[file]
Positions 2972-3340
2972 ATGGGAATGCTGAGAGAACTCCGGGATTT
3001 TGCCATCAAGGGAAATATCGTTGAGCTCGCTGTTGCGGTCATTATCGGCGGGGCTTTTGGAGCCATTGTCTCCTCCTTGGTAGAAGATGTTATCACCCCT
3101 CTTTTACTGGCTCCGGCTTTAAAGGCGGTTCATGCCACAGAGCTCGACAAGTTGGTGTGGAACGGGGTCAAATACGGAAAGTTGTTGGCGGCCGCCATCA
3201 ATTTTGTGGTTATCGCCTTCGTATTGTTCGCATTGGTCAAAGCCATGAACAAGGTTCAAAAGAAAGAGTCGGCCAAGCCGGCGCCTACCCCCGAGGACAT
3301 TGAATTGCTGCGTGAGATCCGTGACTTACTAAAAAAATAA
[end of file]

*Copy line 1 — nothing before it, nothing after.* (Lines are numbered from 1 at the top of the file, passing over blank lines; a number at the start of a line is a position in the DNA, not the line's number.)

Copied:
Positions 2972-3340